Apple Lightning to USB 3 Camera Adapter Revelation
Haven't had the opportunity to really flesh this one out yet, and there are a ton of UI inconsistencies, but it's true: there is a way to enable Ethernet on iOS devices.
The Apple USB to Ethernet adapter, when plugged into the Lightning to USB 3 adapter, and plugged into power, will work as an ethernet interface. There's no way to check your IP information and the UI keeps crying about turning on WiFi, but it works.
OpenVPN on Demand for iOS Devices
This project allows iOS users to connect to an OpenVPN server with minimal effort and technical knowledge. Once you create and distribute the .mobileconfig files, clients can securely connect to your VPN from their iOS devices with minimal hassle. This guide is geared towards technically-savvy users.
I take no responsibility for how you use this guide or any systems you create with its help.
Follow the tutorial found here. It's well-written, straightforward, and my contribution comes afterwards anyway. Just be sure you end up with a working .ovpn file afterwards. Test it using the OpenVPN Connect iOS client.
Generate a .p12 file from the private key and crt. Enter this on the pi: openssl pkcs12 -export -in your_private.crt -inkey your_private.key -out new_private.p12
Set up a port forwarding rule on your external firewall to direct all UDP traffic on port 1194 to the Raspberry PI. For most people, this means their Cable or FIOS modem.
iOS Profile Creation
Here, you're gonna use Apple Configurator to create a profile for your devices. This profile can be loaded either by direct USB connection or by .mobileconfig file. If you opt for the second route, please ensure you transfer the file securely, as it will contain the certificates and passwords necessary to connect to your OpenVPN server.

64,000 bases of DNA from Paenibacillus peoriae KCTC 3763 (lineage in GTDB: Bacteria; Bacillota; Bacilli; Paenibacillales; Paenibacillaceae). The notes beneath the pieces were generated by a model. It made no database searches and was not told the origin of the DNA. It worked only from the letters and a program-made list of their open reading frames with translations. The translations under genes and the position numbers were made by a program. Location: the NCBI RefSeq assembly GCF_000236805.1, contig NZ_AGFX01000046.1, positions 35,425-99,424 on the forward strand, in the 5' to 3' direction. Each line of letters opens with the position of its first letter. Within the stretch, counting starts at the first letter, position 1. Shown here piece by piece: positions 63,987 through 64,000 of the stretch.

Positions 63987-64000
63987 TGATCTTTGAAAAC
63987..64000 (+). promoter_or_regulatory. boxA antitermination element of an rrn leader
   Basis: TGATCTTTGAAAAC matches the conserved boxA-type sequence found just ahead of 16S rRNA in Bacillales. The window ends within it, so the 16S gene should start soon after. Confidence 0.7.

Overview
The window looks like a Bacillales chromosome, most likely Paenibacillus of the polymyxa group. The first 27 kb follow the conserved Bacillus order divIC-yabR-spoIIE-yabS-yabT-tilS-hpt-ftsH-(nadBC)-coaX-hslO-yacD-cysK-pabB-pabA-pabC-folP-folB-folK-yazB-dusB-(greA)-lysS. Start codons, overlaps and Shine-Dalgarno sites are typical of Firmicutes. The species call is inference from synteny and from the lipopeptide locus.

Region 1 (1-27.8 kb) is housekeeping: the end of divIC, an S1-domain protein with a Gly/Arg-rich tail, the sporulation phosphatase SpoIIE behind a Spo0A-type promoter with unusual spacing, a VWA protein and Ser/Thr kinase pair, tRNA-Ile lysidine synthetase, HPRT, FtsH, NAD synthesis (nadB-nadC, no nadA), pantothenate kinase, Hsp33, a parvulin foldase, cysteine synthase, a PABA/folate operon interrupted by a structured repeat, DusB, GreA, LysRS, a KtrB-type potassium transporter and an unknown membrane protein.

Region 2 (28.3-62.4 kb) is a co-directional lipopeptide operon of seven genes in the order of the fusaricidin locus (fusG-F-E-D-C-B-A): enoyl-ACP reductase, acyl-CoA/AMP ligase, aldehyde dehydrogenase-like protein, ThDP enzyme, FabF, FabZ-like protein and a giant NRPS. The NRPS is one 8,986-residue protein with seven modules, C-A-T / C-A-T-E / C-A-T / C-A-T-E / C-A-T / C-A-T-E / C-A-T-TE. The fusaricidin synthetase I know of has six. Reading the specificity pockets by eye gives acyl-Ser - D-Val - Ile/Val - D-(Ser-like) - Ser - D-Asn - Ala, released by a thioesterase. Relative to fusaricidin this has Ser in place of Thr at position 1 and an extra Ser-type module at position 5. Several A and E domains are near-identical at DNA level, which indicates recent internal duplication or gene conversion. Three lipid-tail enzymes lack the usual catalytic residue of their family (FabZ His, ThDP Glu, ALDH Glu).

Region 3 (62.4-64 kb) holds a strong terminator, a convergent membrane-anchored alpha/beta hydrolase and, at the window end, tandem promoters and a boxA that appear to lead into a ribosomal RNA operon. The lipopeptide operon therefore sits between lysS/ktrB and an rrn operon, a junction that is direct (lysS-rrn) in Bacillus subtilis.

Start the Application and click on the Supervise button on the top
Click the plus sign under the Profiles pane along the right side of the window
Select Create New Profile...
Fill out the General section however you like. Make sure to fill out the name field.
Add the .p12 certificate you created earlier under the Certificates section. Easy.
Next, enter the following variables under the VPN section:
Connection Type: Custom SSL
Server: Your server's public IP address
Account: Doesn't matter. Just put anything.
ca | The -----BEGIN CERTIFICATE----- through -----END CERTIFICATE----- section from your .ovpn file (with "n" after every line except for the absolute last one. No spaces.)
cipher | AES-128-CBC
client | NOARGS
comp-lzo | value
dev | tun
key-direction | 1
mute | 20
mute-replay-warnings | NOARGS
nobind | NOARGS
ns-cert-type | server
persist-key | NOARGS
persist-tun | NOARGS
proto | udp
remote | Your public IP
resolv-retry | infinite
tls-auth | The -----BEGIN OpenVPN Static key V1---- through -----END OpenVPN Static key V1----- section from your .ovpn file (with "n" after every line except for the absolute last one. No spaces.)
verb | 1
Credential: Will be the certificate you attached earlier
Enable VPN On Demand: Checked
Match Domain or Host/On Demand Action:
This is the meat and potatoes of VPN On Demand. It will establish the tunnel based on what you put here. To clarify:
Match Domain or Host: Fairly easy. The IP Address or Hostname you're trying to connect to. Typically, this is inside your network.
On Demand Action: Always Establish/Never Establish/Establish if Needed. Self-explanatory. Except for the last one. It attempts to resolve the host first. If it can't, then your device pins up the tunnel and tries again. This is best used if you use the same DNS entry for internal/external hosts.
Disconnect on Idle: Your choice. In my opinion, some apps running in the background or otherwise transmitting network traffic will override this setting.
Proxy Setup: None
Click Save and:
Load the profile onto iOS device using Configurator by clicking the Prepare button, followed by the Install Profiles... button. Follow the directions. Or...
Select the profile you just made and click the Export icon underneath the pane to export it to a .mobileconfig file. Get that file onto an iOS device and you're good to go.
Once the profile's installed on your device, try browsing to a host or IP address you specified in the Match Domain or Host/On Demand Action field. The VPN icon should light up. If you wish to manually disconnect the tunnel, go to the VPN settings in the Settings app and turn it off from there.
Congratulations. You now have OpenVPN On Demand. Bear in mind that some third-party apps may not automatically start the tunnel, so make sure to check your status bar to make sure you're secure and as always, be cautious when using a connection not your own. Happy (safe) surfing.